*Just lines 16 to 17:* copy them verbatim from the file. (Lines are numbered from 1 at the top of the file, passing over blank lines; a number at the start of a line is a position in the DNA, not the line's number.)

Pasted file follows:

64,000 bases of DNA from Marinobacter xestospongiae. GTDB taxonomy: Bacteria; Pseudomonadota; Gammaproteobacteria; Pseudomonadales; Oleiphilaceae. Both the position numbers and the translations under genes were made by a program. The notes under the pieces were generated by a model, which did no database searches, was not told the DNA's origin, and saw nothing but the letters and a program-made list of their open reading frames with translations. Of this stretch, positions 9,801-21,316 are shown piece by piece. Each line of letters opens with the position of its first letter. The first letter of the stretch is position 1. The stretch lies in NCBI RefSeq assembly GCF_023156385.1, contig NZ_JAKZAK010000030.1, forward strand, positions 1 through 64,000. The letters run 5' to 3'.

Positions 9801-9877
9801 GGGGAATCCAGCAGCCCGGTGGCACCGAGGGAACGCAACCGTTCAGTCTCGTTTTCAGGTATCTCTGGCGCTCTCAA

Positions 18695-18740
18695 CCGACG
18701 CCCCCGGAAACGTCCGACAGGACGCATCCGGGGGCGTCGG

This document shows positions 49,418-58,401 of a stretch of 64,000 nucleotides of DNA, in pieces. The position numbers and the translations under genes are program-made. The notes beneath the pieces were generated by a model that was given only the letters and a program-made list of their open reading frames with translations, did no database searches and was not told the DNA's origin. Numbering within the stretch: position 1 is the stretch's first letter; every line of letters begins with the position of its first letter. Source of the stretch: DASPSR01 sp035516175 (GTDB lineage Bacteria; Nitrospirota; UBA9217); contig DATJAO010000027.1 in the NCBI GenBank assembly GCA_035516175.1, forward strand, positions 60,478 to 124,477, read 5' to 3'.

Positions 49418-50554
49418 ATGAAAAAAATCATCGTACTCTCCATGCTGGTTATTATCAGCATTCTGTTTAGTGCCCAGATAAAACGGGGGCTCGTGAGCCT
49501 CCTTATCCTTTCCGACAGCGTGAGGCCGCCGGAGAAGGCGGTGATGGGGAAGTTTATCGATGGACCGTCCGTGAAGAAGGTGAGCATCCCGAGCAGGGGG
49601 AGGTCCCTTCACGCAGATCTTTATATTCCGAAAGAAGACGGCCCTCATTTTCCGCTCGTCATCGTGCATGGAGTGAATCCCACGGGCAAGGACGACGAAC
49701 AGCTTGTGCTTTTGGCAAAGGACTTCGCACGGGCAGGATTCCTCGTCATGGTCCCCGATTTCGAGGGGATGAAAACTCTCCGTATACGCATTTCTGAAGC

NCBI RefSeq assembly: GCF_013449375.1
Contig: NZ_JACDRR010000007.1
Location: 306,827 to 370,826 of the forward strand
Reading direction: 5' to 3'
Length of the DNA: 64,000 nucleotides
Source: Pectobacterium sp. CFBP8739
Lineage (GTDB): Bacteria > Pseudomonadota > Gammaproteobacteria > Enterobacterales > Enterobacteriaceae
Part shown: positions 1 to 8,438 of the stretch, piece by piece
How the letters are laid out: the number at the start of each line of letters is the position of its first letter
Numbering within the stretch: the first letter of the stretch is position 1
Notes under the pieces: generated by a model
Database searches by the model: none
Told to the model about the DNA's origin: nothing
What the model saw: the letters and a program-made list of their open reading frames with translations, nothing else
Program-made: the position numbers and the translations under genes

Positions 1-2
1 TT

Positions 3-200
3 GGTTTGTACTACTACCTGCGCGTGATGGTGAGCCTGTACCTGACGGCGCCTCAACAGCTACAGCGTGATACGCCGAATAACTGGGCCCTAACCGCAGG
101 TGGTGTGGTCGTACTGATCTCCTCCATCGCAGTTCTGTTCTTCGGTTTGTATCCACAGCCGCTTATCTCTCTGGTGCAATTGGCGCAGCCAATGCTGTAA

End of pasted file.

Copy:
Reading direction: 5' to 3'
Length of the DNA: 64,000 nucleotides